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G protein-coupled receptor (GPCR) signalling in the mouse and human gastrointestinal (GI) tract.

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  • Full or part time
    Prof H Cox
  • Application Deadline
    No more applications being accepted
  • Funded PhD Project (UK Students Only)
    Funded PhD Project (UK Students Only)

Project Description

Aim

To establish the mechanisms of GPR35 signalling in the mouse and human GI tract.

Background

GPR35 is an orphan receptor that lacks an endogenous ligand but is highly expressed in mammalian GI tract, particularly in the colon and is implicated in the onset of inflammatory bowel disease (IBD). Without selective agonists GPR35's mechanisms of action remain obscure. Some studies suggest that aromatic acids derived from microbial metabolism can activate GPR35, implicating a microbial sensor role for the GPCR. At high doses the clinically validated drug, sodium chromoglycate also activates GPR35 and appears to protect GI mucosa from inflammation. GPR35 is therefore a target with therapeutic potential and is of interest to our project partners at Heptares Therapeutics Ltd (Granta Park, Cambridge). Heptares have synthesised a range of potent, selective GPR35 agonists and we will evaluate their efficacies alongside chromoglycate and the aromatic acid, kynurenic acid (KA) a microbial metabolite of tryptophan. Elucidation of specific GPR35 signalling in healthy GI tissues will inform subsequent investigations of inflamed GI mucosa and the receptor’s protective potential in models of IBD. To this end we will include a mouse model of mild colitis with alternate models that most closely recapitulate human IBD, collectively tackling an unmet need for improved translational biology.

Potential Plan

Year 1
Cellular GPR35 signaling in epithelia, enteric nerves, enteroendocrine or mast cells will be investigated using proven pharmacological strategies in mouse and human colon. The student will compare the efficacies of novel GPR35 agonists, with chromoglycate and KA in normal colonic mucosae using established methods (Cox lab). Determining whether mucosal responses are luminally or basally-directed will be important for predicting future formulation, delivery and exposure effects to support work in years 2-4. In vivo transit assays will establish if i.p. or oral drug alters GI transit in normal mice.

Year 2
A proportion of this year will be spent at Heptares where the student will utilise mutated GPR35 (generated at Heptares) to establish a high confidence homology model to elucidate the molecular mechanisms of ligand binding and signalling. Autoradiographic analysis of ex vivo GI tissue will identify the cells targeted by oral or i.p. [3H]-GPR35 ligand, complementing year 1 functional studies. Inflamed GI tissues from appropriate colitis models will be assessed both functionally (at KCL) and for GPR35 expression together with other key genes implicated in mucosal changes that most closely recapitulate those in human IBD.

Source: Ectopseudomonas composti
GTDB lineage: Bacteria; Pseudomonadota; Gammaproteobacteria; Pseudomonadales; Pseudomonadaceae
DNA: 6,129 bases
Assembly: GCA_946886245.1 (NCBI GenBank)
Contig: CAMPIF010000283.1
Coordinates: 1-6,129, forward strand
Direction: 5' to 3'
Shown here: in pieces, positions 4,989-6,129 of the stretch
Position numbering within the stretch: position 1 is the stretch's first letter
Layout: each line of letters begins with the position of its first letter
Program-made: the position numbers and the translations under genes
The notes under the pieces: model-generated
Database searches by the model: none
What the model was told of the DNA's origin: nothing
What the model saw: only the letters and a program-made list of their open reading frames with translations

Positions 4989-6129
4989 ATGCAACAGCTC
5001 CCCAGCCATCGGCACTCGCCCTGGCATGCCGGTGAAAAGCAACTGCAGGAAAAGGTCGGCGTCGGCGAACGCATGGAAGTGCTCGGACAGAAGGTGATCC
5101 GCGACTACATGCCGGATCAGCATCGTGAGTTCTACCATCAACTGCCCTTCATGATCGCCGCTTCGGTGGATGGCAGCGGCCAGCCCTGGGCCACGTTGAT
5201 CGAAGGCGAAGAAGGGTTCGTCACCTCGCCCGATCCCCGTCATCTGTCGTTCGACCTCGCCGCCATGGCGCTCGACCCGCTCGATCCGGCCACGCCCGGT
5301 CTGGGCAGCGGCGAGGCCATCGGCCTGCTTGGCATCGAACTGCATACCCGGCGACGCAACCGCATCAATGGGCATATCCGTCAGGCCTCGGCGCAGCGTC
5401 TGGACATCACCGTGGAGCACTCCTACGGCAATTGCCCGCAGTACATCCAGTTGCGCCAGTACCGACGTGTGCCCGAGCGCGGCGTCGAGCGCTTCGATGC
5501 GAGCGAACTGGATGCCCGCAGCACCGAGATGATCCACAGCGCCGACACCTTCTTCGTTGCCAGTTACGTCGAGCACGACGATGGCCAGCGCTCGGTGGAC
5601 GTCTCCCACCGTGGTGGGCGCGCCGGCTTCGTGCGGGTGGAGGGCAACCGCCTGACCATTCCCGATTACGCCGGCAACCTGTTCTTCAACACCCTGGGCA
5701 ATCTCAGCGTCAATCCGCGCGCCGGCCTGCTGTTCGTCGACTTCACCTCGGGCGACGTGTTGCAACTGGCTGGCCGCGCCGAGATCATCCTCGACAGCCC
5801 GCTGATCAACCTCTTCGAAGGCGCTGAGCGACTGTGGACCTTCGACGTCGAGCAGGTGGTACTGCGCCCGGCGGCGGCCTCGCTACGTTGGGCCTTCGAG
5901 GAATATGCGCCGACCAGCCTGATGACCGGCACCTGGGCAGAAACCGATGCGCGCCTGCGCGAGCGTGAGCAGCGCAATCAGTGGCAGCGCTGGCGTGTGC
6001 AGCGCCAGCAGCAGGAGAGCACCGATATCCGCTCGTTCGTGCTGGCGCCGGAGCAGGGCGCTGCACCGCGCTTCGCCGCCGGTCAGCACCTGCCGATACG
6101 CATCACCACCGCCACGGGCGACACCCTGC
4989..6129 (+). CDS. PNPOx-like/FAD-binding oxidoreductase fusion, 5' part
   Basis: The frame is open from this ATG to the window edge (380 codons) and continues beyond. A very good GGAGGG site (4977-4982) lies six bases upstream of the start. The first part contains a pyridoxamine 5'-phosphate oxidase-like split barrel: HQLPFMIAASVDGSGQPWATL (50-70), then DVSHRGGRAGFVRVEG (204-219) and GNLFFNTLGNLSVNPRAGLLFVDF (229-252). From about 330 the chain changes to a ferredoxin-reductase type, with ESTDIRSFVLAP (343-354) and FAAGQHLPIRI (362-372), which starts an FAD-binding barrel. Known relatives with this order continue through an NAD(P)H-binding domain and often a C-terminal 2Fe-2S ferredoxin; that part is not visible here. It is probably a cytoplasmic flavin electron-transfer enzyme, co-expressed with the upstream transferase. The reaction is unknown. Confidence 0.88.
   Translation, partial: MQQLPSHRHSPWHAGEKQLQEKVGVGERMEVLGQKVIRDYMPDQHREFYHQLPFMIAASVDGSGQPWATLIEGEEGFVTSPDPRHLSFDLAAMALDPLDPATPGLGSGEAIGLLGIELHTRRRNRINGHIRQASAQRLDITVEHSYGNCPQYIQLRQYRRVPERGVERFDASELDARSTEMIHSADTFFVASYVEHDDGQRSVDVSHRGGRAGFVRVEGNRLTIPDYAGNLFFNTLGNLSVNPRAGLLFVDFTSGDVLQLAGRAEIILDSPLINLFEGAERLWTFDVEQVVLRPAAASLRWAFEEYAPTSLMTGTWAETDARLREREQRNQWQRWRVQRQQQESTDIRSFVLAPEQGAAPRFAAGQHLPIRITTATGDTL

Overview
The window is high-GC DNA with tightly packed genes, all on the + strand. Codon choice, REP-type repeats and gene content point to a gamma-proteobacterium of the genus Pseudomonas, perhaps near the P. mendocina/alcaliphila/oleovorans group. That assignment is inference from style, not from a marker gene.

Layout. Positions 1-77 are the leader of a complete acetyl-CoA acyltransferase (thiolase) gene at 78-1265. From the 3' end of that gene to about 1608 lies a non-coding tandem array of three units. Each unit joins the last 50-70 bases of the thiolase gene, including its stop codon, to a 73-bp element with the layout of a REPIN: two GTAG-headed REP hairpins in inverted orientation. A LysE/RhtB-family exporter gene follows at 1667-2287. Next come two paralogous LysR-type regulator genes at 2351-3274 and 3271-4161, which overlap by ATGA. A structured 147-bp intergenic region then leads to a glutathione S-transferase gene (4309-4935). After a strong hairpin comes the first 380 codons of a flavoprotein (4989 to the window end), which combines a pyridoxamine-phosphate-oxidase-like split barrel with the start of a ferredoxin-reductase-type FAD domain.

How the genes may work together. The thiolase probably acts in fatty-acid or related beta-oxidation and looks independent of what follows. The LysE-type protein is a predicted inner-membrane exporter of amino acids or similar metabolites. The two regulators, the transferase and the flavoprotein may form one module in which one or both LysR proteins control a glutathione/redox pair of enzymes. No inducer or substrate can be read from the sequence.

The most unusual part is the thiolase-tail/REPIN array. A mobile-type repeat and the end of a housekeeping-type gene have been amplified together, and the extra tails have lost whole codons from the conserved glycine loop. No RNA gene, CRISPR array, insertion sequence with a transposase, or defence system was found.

Years 3-4
Using chosen IBD models the student (in KCL) will treat mice with a chosen GPR35 ligand, monitoring the onset of GI inflammation by measuring epithelial integrity functionally and histologically (scoring the degree of inflammation and stool consistency) and comparing murine mucosal erosion and dysplasia with that in human IBD colon. Optimised GPR35 ligand dosing (oral or i.p.) will test whether administered drug protects against a given inflammatory challenge and maintains mucosal health and normal rates of GI and colonic transit. Finally, the student will integrate their results into a predictive model of GPR35 signaling, i) common to healthy mouse and human tissue, ii) in inflamed colon and in-so-doing determine whether, and hopefully where, GPR35 is a therapeutic target for treating IBD.

Impact

This research will improve our understanding of GPR35 signalling in healthy gut and uncover how this biology changes in models of IBD. By comparing signalling in IBD models that emulate aspects of human IBD we aim to better translate GPCR biology from mouse in to man. Failure to treat IBD is currently a significant health-burden and often patients require parenteral feeding or GI surgery.

Funding Notes

Fully funded place including home (UK) tuition fees and a tax-free stipend in the region of £16,777, plus a stipend enhancement of £2,000 per annum. Students from the EU are welcome to submit an application for funding, any offers will be subject to BBSRC approval and criteria.

References

Example citations from Cox and key collaborators:

Tough IR, Forbes S, Herzog H, Jones RM, Schwartz TW & Cox HM (2018) Bidirectional GPR119 agonism requires peptide YY and glucose for activity in mouse and human colon mucosa. Endocrinol. 159, 1704-1717.
Alamshah A, McGavigan AK, Spreckley E, Kinsey-Jones JS, Amin A, Tough IR, O'Hara HC, Moolla A, Banks K, France R, Hyberg G, Norton M, Cheong W, Lehmann A, Bloom SR, Cox HM, Murphy KG. (2016) L-arginine promotes gut hormone release and reduces food intake in rodents. Diabetes Obes Metab. 18(5), 508-18.
and Heptares Therapeutics Ltd:
Jazayeri A, Rappas M, Brown AJH, Kean J, Errey JC, Robertson NJ, Fiez-Vandal C, Andrews SP, Congreve M, Bortolato A, Mason JS, Baig AH, Teobald I, Doré AS, Weir M, Cooke RM, Marshall FH. (2017) Crystal structure of the GLP-1 receptor bound to a peptide agonist. Nature, 546 (7657): 254-258.
Jazayeri A, Doré AS, Lamb D, Krishnamurthy H, Southall SM, Baig AH, Bortolato A, Koglin M, Robertson NJ, Errey JC, Andrews SP, Teobald I, Brown AJ, Cooke RM, Weir M, Marshall FH. (2016) Extra-helical binding site of a glucagon receptor antagonist. Nature, 533 (7602): 274-277.



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